Third, even when an interest group was not part of the originating force for some fascist law, it might afterward deem that law convenient for its own purposes. The result is a continuing enlargement of the aggregate support of such an enactment as more groups find ways to exploit it to their own advantage.
Politicians strain to give lip service to freedom and limited government while encouraging all three of those attitudes and their consequences.
I’ve written before that the Left will not leave us free to speak our minds:
Just how are freedom of expression and the electoral process faring in the Land of the Formerly Free?
First, freedom of expression:
- The McCain-Feingold Bipartisan Campaign Finance Reform Act has partly abrogated the right to free expression around election time.
- Given the new Administration and the enlarged Democrat majorities on Capitol Hill, we stand in immediate danger of the revival of the Fairness Doctrine, which is aimed at quenching conservative talk radio.
- The use of tax law to silence conservative and libertarian opinion is growing, especially as regards voluntary associations such as churches and charitable groups.
- Several liberal luminaries, among them both Cass Sunstein and Hillary Clinton, have argued for the censorship of the World Wide Web.
- Lawsuits attempting to silence a commentator who has merely stated established facts or accurately quoted an adversarial opponent are rife, and are usually allowed to go forward by the courts.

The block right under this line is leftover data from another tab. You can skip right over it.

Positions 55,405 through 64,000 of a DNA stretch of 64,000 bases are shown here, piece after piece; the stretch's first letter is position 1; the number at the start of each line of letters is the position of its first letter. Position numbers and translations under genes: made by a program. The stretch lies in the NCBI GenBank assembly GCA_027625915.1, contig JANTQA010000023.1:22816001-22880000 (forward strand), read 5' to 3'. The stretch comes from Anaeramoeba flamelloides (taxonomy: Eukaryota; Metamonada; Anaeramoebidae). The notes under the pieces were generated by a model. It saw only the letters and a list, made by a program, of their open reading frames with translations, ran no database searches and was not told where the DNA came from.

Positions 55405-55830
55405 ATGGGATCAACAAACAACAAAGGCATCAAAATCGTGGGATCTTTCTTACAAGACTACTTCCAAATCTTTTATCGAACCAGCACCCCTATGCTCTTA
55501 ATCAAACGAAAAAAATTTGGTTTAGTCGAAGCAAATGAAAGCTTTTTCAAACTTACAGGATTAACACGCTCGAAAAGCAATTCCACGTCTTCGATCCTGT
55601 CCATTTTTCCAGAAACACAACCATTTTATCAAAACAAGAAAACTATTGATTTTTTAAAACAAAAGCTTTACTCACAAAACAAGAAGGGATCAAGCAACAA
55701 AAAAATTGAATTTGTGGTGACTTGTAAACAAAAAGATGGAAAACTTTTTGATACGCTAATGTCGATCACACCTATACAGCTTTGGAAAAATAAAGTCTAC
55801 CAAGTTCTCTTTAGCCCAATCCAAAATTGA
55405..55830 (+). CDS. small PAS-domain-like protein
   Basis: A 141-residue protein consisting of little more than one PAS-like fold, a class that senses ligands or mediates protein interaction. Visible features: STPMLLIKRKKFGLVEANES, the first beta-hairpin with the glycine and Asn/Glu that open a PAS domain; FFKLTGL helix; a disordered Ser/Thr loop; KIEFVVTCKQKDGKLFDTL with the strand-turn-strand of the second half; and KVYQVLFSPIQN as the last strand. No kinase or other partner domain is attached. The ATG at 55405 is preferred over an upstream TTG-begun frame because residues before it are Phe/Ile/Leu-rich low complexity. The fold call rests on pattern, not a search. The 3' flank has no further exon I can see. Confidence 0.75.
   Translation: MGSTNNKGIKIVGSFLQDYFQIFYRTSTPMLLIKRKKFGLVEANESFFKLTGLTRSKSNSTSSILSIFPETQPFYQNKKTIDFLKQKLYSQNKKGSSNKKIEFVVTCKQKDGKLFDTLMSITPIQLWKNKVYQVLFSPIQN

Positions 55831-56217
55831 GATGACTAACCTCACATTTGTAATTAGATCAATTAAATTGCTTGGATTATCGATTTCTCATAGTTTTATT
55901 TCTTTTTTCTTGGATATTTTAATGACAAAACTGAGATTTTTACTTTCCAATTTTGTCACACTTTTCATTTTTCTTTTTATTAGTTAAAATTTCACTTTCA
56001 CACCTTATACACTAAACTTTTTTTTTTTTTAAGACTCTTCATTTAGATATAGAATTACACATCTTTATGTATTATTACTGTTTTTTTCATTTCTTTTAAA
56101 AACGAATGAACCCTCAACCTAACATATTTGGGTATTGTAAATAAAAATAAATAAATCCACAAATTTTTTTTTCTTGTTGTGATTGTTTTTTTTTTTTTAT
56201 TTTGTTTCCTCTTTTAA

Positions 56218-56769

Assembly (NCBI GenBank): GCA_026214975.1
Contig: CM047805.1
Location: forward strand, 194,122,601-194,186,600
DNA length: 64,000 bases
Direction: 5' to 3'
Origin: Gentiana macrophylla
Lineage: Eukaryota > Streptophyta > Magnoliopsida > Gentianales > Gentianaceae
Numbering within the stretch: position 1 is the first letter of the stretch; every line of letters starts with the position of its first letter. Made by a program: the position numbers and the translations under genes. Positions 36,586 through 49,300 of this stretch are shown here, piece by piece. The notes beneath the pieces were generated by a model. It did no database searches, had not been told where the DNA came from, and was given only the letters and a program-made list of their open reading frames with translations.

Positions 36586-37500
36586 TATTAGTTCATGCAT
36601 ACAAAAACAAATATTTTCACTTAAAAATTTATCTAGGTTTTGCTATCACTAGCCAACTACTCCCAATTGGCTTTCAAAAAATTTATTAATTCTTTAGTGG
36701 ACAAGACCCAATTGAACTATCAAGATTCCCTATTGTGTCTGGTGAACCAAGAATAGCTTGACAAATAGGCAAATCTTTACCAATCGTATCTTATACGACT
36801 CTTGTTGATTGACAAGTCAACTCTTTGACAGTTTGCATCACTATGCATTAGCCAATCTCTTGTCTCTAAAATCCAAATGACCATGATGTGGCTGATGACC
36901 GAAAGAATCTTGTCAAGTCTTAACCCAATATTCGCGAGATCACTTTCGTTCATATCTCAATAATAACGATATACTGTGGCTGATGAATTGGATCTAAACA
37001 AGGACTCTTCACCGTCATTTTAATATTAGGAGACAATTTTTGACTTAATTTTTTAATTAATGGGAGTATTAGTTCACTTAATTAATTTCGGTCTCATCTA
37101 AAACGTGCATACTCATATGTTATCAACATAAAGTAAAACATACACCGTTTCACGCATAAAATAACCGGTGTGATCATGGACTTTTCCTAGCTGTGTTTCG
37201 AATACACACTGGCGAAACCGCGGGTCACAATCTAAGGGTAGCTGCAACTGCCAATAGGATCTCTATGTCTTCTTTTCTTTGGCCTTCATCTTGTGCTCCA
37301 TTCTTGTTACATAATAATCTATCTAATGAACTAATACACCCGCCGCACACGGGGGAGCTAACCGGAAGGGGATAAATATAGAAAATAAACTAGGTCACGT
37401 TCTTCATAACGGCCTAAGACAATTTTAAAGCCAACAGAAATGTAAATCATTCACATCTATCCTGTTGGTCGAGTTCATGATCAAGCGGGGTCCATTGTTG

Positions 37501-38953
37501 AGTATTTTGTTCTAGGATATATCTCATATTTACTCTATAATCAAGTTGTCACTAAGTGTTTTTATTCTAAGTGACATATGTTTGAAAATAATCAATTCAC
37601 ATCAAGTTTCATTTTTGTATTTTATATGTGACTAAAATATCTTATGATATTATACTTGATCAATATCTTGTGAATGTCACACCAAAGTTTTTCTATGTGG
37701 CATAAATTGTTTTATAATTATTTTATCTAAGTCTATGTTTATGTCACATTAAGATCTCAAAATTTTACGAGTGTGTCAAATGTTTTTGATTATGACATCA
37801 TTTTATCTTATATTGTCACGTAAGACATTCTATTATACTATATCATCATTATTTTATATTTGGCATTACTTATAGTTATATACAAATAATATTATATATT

- Conservative public officials are continuously derided, assailed, and slandered, both by the Mainstream Media and by activist groups.
- Lectures and presentations by libertarian and conservative figures are heckled, massively protested, and often terminally disrupted by liberal activists. The speakers who dare to appear at such events are at continuous risk of physical assault.
The legal impediments to free expression are bad enough. When one adds the "chilling effect" of the extra-legal mechanisms used to silence pro-freedom views, the pile reaches an alarming height.
Yes, Europe has gone further down this road than America...but Obama and his brethren on the social-fascist Left are determined to follow it if they must, sprint past it if they can. As with mass shootings, they’ll use any “crisis” brought about by someone’s violent response to a spate of plain speaking as a justification for further infringements on the freedom of expression.
How far will we let this go before the musket comes down from the mantel?